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Language, Immigration and Naturalization

Language, Immigration and Naturalization

Ariel Loring | Prof. Vaidehi Ramanathan


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This volume focuses on the everyday legalities and practicalities of naturalization including governmental processes, the language of citizenship tests and classes, the labelling and lived experiences of immigrants/outsiders and the media’s interpretation of this process. The book brings together scholars from a wide range of specialities who accentuate language and raise issues that often remain unarticulated or masked in the media. The contributors highlight how governmental policies and practices affect native-born citizens and residents differently on the basis of legal status. Furthermore, the authors observe that many issues that are typically seen as affecting immigrants (such as language policies, nationalist identities and feelings of belonging) also impact first-generation native-born citizens who are seen as, or see themselves as, outsiders.

The studies in this book offer valuable insights into issues of belonging
and (dis-)citizenship.

Neda Salahshour, Victoria University of Wellington, New Zealand

Ariel Loring received her PhD in linguistics from University of California, Davis, USA and is now affiliated with UC Davis and California State University, Sacramento, USA. Her interest areas include language policy, language ideologies, discourse analysis, citizenship, immigration and naturalization.

Vaidehi Ramanathan is Professor of Applied Sociolinguistics at University of California, Davis, USA. Her previous publications include Language Policies and (Dis)Citizenship: Rights, Access, Pedagogies (Multilingual Matters, 2013) and Bodies and Language: Health, Ailments, Disabilities (Multilingual Matters, 2009).

As citizenship becomes geopolitically charged, contemporary definitions must resolve tensions between participation and inclusion, and community and legality, in the context of transnationalism and mobility. As these tensions are often negotiated through language in everyday life, this book brings a much-needed linguistic focus on institutions, communities, and classrooms in diverse geographical locations.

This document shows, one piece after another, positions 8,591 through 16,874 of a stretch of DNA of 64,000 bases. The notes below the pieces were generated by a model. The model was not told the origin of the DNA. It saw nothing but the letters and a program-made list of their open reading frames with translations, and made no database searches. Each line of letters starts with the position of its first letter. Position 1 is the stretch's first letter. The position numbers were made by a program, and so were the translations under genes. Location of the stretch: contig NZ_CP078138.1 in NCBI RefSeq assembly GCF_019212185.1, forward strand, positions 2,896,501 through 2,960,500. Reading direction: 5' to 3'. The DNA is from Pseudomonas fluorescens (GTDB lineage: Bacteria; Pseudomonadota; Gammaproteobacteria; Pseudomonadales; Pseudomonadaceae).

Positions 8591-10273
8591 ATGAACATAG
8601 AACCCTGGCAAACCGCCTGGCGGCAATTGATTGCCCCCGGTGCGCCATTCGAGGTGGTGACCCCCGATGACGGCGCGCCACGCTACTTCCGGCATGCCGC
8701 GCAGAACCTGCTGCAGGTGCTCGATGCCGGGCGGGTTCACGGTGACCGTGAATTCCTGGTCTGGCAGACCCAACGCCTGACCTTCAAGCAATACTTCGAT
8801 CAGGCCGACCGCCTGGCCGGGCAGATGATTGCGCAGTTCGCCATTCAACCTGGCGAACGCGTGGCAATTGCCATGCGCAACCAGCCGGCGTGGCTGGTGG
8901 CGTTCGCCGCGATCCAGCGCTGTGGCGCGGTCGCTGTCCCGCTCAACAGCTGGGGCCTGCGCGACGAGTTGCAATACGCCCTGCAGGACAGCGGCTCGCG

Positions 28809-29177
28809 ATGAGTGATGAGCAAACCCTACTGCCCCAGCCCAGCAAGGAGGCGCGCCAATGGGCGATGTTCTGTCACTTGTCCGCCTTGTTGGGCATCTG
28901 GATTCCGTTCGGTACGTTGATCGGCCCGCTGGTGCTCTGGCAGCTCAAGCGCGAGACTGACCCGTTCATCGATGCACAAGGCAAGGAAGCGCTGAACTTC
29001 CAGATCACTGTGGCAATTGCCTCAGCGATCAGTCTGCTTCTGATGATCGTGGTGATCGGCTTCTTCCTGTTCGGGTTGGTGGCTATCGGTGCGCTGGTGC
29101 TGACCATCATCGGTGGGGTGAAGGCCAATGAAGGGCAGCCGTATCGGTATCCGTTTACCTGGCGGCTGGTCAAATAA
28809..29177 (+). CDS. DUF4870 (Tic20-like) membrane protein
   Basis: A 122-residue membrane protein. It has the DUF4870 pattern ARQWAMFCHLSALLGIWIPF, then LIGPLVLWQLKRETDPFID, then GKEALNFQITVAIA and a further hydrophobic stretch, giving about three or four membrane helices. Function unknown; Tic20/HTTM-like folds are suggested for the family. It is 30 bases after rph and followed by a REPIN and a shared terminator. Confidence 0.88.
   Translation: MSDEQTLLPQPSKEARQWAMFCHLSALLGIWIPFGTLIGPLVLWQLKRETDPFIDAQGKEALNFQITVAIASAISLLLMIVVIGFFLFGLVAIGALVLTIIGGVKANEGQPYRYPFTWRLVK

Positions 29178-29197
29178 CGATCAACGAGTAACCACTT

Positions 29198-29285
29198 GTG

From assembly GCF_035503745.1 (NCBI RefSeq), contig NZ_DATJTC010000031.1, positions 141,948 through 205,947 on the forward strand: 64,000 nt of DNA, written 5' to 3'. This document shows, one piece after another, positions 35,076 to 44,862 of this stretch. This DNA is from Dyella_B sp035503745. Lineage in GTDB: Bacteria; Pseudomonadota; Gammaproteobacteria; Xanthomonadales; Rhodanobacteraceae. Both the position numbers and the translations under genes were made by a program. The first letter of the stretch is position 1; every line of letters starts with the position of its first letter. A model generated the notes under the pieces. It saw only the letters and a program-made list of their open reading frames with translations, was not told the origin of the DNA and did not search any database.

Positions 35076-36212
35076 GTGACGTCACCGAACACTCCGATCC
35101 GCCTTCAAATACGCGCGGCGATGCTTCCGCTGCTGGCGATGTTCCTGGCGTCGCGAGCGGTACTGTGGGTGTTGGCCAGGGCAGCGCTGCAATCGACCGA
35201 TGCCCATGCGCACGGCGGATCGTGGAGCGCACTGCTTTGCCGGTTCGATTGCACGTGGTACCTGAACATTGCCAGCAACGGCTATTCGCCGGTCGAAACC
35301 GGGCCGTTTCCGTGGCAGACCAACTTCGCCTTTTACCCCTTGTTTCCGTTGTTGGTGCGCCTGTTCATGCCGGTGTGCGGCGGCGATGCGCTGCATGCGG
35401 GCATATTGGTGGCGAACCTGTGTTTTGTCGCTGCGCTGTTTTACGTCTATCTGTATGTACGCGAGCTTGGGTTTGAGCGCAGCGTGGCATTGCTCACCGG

This book presents a much-needed challenge to the established binary of the immigrant and the settled population, and to banal discourses of integration and social cohesion, as well as adding weight to arguments for dissociating citizenship from legal status: language policies, national identities and feelings of belonging affect all citizens and would-be citizens, settled populations as well as new arrivals.

James Simpson, University of Leeds, UK

All contributions in this volume work very well together to provide the reader with substantial information regarding the investigated topics, as well as a rigorous elaboration of the key concepts that this volume deals with (...) This volume represents a significant contribution to rigorous scientific research focusing on both the legal and social implications of the interplay between language, immigration, citizenship, and naturalization.

Sanja Škifić, University of Zadar, Croatia

Discussing in great detail the clever and delicate interplay of the desired, the feared, the imaginary and the legally enforced, this book exposes the use and abuse of linguistic and discursive border control in immigration and citizenship. It builds on decades of scholarship on similar techniques elsewhere, fuses them with fundamental reflections on modernist notions of citizenship, and offers us the most advanced statements on record.

Language, Immigration and Naturalization is topical, thoughtprovoking, and immaculately edited; it stands as a collection of important ideas and methods
investigating language and citizenship and will be an excellent addition to a range of classes for years to come, in addition to being essential in its own right as a collection of scholarship on this important subject.

Emily Moline, University of California, Davis, USA

Table of Contents

Section Title Page Action Price
Contents v
Contributors vii
Acknowledgements xi
1 Introduction: Language, Immigration and Naturalization: Legal and Linguistic Issues 1
Part 1 Policies 25
2 The Value(s) of US Citizenship: An Analysis of the English Writing Test for Naturalization Applicants 27
3 The Journey to US Citizenship: Interviews with Iraqi Refugees 56
Part 2 Pedagogies 77
4 ‘The ELD Classes Are … Too Much and We Need to Take Other Classes to Graduate’: Arizona’s Restrictive Language Policy and the Dis-Citizenship of ELs 79
5 Local, Foreign and In-Between: English Teachers and Students Creating Community and Becoming Global ‘Citizens’ at a Chinese University 101
6 Language and Body in Concert: A Multimodal Analysis of Teacher Feedback in an Adult Citizenship Classroom 121
Part 3 Discourses 143
7 ‘You Are Part of Where You’re From and a Part of Where You’re Born’: Youths’ Citizenship and Identity in America 145
8 Reinforcing Belonging and Difference Through Neighborhood Gentrification Projects in Rotterdam, the Netherlands 164
9 Ideologies and Collocations of ‘Citizenship’ in MediaDiscourse: A Corpus-Based Critical Discourse Analysis 184
Afterword 207
Index 210